For those of you living in the DC area, Stan Meisler will be talking about his new book, When the World Calls: The Inside Story of the Peace Corps and Its First Fifty Years, at Politics and Prose — 5015 Conn. Ave. NW, Washington — on Sunday, February 27, at 5 p.m.
Archives for New books
Laurence Leamer’s (Nepal 1965-67) next book will be The Price of Justice, a nonfiction legal thriller telling the story of a coal giant CEO who sets out to destroy a small mine owner in West Virginia.
Being First: An Informal History of the Early Peace Corps
by Robert Klein (Ghana 1961–63)
Reviewed by Kevin Lowther (Sierra Leone 1963–65)
GHANA I — Peace Corps groups were Roman-numeraled in the early years — began with 58 trainees at the University of California at Berkeley. It was July 1961, four months after President John F. Kennedy asked R. Sargent Shriver to establish the Peace Corps. The 58 guinea pigs and their trainers were all too aware that the experiment could rise or fall on the basis of their performance.
“That challenge,” Robert Klein writes in Being First, “created a sense of uniqueness which has lasted through the years.” Fifty years, of course, and counting.
Klein was a 32-year-old teacher in Harlem when he volunteered. Kennedy’s summons “added a moral dimension” to Klein’s “restless romanticized adventurism.” The group supposedly had been sifted through a fine mesh of selection criteria. Klein et al had their doubts. “Although we were constantly told how select a group of trainees we were, the haste with which we had been gathered led us to believe that, in fact, we were probably the first 58 people who had applied to the Peace Corps.”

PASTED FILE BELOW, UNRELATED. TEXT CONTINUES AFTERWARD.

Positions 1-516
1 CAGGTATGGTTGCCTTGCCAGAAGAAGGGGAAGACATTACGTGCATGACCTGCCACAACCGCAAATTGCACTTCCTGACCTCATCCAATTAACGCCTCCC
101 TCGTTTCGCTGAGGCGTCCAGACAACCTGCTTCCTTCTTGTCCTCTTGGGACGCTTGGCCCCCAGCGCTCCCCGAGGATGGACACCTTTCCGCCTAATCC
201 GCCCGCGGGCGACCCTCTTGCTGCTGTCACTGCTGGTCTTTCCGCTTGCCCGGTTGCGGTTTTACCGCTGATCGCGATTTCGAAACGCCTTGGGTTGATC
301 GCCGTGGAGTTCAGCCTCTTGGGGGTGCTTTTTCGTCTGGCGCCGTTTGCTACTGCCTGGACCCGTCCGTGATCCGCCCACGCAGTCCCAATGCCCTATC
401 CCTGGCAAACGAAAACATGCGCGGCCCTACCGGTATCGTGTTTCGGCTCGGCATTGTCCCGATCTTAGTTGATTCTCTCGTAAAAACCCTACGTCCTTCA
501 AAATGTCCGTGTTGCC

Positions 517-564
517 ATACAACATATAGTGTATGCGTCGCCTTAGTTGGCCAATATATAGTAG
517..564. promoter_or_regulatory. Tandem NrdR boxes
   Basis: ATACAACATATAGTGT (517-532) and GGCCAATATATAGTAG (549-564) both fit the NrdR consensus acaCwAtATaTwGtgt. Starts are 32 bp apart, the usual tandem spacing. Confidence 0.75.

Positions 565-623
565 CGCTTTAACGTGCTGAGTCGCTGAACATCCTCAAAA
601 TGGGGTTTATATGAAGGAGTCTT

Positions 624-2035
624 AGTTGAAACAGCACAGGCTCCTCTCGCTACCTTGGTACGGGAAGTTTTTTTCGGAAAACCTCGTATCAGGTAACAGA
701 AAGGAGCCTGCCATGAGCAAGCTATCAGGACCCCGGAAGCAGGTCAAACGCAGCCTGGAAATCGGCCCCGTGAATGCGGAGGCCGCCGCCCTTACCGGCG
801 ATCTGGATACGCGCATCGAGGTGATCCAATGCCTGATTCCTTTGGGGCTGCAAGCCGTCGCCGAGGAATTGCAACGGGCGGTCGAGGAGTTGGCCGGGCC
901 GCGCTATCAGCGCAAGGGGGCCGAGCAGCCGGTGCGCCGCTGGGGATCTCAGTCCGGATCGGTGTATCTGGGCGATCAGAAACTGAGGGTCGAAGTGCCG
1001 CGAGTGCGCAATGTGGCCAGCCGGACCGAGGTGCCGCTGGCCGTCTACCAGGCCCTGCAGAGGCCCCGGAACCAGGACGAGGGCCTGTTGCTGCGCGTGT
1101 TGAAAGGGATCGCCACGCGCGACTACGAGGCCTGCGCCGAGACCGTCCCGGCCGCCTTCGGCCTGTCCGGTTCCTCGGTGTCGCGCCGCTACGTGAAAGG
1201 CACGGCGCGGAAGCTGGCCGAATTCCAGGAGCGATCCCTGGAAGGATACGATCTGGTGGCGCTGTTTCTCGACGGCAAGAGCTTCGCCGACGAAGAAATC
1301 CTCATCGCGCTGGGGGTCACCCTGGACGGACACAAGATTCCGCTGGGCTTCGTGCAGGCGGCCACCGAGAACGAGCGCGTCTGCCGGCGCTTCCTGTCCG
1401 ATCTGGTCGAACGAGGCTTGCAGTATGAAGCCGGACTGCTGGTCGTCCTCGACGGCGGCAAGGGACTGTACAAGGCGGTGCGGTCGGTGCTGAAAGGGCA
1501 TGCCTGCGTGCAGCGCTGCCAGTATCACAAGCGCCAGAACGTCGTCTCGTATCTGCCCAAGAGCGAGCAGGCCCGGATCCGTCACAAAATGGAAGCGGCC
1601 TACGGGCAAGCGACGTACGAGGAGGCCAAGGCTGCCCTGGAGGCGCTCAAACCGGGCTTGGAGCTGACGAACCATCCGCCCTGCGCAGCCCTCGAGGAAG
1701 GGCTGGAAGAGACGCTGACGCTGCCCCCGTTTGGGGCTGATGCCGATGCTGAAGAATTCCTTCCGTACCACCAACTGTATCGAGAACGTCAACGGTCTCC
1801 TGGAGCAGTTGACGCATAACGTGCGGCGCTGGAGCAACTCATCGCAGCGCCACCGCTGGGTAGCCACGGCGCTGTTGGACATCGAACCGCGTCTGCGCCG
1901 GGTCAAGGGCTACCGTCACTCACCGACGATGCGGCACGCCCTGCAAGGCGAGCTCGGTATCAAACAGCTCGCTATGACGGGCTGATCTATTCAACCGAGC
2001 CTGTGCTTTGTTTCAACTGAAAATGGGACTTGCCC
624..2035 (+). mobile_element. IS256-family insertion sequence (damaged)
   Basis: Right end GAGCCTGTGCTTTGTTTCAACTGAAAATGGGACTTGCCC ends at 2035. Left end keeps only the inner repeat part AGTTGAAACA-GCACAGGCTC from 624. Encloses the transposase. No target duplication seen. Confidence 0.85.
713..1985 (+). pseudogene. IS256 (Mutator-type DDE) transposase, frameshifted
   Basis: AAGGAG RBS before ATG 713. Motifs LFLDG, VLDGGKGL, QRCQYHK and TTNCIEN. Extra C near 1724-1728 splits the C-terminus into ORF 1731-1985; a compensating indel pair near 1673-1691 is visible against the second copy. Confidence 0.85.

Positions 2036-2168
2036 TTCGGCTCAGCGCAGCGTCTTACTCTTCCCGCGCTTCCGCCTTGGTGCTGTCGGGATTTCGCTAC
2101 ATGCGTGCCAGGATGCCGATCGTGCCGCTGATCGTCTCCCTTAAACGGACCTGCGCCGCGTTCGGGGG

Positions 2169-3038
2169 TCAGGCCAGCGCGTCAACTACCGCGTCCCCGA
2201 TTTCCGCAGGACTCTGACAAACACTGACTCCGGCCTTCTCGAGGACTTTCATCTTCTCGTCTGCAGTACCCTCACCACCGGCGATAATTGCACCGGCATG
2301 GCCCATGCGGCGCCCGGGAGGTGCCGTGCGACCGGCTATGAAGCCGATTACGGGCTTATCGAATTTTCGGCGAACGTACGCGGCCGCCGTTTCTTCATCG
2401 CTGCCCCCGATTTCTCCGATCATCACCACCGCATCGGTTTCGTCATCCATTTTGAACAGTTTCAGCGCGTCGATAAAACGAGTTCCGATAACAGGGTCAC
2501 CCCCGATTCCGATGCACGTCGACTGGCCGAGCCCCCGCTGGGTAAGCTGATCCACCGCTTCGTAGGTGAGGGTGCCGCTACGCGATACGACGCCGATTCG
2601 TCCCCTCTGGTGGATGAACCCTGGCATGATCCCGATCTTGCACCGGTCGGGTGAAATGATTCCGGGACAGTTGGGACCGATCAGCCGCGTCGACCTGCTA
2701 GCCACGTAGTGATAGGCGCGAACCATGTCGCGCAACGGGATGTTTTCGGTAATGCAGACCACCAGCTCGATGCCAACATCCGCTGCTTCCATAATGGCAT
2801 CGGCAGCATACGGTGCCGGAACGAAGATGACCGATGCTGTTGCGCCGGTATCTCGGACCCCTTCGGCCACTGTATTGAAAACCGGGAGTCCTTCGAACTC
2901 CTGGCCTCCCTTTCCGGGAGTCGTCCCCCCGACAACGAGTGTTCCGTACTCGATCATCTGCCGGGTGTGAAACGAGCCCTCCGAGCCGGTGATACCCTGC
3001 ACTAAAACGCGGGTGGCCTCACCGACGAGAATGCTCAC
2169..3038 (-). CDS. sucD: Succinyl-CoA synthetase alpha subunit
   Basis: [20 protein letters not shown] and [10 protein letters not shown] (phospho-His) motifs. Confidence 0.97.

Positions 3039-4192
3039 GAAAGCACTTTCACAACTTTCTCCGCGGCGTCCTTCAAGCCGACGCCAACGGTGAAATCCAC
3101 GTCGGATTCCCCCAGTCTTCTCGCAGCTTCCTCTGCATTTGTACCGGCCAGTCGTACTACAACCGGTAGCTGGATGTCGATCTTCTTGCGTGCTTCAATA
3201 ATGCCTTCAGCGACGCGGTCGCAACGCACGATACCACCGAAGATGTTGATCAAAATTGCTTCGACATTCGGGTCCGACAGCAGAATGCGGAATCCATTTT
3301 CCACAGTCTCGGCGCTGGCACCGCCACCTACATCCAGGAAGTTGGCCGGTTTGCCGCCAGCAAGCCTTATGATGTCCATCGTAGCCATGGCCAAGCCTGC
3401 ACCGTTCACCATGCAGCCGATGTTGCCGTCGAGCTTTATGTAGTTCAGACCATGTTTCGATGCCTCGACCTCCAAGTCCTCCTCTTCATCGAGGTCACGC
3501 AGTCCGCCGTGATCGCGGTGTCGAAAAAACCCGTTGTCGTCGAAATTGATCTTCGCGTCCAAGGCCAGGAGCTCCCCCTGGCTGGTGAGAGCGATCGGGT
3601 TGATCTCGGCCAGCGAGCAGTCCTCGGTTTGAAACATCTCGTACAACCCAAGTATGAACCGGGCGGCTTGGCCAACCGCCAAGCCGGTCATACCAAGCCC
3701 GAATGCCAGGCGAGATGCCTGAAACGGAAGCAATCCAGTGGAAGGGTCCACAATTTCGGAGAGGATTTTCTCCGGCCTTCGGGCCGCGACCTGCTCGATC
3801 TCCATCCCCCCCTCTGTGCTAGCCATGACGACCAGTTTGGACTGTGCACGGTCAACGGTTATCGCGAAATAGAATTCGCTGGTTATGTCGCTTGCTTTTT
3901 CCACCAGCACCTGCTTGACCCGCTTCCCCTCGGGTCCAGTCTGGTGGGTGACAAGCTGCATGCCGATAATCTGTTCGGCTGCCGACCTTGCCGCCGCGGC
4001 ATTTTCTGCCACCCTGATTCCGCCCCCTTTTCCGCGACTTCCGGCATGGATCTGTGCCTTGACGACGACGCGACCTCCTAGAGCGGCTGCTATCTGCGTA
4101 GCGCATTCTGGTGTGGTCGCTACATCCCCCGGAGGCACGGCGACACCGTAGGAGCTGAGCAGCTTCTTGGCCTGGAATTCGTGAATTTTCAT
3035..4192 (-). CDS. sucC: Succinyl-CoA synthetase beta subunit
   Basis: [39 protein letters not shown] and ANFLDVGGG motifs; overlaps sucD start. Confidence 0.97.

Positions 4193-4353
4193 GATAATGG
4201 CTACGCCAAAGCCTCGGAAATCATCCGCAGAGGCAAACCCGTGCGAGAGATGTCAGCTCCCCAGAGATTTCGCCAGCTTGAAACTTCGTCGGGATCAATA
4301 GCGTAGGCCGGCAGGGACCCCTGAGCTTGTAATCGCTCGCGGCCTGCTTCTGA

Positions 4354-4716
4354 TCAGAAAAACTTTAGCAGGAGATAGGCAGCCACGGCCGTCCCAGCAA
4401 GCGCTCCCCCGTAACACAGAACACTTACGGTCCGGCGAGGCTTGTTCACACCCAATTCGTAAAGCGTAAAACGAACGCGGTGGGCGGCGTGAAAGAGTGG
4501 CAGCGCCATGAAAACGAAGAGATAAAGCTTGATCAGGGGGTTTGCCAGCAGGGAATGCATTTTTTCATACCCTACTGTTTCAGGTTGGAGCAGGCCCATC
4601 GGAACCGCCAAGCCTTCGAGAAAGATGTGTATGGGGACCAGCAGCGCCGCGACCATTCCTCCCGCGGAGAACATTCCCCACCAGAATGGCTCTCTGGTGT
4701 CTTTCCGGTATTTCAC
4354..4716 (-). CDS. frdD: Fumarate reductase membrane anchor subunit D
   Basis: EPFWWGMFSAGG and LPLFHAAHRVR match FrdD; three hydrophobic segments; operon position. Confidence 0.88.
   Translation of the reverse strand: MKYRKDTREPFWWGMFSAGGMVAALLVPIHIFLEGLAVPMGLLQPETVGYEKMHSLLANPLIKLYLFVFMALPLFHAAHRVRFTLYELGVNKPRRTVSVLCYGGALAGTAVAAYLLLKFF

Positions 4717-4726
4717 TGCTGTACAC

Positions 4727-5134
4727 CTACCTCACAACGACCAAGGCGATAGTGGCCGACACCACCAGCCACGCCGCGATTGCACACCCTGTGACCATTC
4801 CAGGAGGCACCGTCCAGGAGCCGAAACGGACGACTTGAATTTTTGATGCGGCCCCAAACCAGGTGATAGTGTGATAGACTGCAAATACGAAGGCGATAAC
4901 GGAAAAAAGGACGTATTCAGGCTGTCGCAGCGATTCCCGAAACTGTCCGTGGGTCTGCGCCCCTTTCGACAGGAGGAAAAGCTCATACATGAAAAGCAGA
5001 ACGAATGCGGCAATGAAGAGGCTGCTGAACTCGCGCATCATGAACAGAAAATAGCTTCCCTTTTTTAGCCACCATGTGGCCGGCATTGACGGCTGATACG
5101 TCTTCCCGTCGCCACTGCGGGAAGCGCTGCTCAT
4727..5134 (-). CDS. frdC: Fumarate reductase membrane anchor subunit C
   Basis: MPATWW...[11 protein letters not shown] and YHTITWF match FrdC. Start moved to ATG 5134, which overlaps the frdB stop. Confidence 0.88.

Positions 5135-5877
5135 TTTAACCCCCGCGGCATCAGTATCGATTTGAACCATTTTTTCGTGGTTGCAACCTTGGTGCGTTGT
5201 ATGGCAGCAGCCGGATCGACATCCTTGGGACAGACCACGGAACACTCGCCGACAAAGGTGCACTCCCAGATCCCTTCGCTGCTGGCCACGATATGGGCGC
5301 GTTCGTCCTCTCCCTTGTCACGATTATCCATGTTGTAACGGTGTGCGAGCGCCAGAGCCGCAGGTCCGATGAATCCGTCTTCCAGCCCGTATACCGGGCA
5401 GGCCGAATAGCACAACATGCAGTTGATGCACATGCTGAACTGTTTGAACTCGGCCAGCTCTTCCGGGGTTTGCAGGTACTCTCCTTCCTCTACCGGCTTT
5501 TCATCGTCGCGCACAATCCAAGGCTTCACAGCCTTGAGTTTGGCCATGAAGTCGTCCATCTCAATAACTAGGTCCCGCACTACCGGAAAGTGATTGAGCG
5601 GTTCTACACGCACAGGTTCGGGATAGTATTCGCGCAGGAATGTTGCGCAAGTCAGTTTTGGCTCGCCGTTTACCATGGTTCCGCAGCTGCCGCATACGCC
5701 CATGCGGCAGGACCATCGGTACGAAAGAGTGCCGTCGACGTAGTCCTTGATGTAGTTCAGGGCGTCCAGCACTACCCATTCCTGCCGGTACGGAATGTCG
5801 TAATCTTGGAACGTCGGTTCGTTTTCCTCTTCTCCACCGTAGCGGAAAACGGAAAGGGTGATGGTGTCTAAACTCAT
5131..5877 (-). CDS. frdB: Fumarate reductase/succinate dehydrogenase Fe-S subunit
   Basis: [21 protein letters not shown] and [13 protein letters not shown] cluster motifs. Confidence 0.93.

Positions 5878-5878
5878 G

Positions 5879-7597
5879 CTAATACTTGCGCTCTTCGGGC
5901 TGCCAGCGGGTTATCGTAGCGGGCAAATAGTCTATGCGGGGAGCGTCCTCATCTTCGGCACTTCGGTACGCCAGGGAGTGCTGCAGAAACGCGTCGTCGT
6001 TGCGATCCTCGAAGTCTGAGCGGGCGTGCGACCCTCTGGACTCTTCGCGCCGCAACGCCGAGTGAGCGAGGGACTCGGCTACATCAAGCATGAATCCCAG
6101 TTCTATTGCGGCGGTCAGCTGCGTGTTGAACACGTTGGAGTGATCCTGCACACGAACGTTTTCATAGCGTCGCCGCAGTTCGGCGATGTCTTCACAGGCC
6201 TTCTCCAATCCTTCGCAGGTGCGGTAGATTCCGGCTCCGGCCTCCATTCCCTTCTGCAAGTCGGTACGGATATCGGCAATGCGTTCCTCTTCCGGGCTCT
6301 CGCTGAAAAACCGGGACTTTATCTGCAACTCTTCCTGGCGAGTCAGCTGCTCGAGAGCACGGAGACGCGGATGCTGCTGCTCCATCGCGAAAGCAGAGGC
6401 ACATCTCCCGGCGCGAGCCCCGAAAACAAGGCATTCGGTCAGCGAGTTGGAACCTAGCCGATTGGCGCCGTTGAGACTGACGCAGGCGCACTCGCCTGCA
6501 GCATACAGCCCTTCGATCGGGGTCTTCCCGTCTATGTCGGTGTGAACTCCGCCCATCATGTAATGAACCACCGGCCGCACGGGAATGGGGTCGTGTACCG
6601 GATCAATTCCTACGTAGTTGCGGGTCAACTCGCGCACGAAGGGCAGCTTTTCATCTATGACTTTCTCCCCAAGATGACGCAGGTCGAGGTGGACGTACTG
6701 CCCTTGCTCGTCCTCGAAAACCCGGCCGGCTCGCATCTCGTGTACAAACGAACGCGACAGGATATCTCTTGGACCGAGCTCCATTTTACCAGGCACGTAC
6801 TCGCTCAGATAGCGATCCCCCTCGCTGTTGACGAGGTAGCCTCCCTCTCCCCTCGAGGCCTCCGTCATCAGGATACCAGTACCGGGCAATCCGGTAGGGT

This tongue-in-cheek wit infuses Klein’s breezy and well-written account of Ghana I, its exemplary service and its enduring cohesion. Over the years, Klein has interviewed Ghana I veterans, former trainers and staff to reconstruct what he calls an “informal history” of the Peace Corps’ formative period.
Klein and his Ghana I comrades make no claim to being anything other than the first PCVs on foreign soil. What is remarkable, in Klein’s telling, is how closely their frustrations and fragile achievements foretold what was to come for the 200,000-plus Volunteers who have followed. He captures the tension which arose, almost immediately, between early Peace Corps staff who emphasized “doing a job” and those who believed that making friends across cultural barriers was the litmus test for Volunteers’ effectiveness.
When he visited his pioneers in Ghana, Shriver — according to one Volunteer’s recollection — was explicit: The job was paramount. But Franklin Williams and Richard Goodwin, headquarters heavies who accompanied Shriver, flogged a very different message: The primary objective was to counter the image of foreign aid workers’ cultural insensitivity, searingly portrayed in the The Ugly American, a novel published just three years earlier.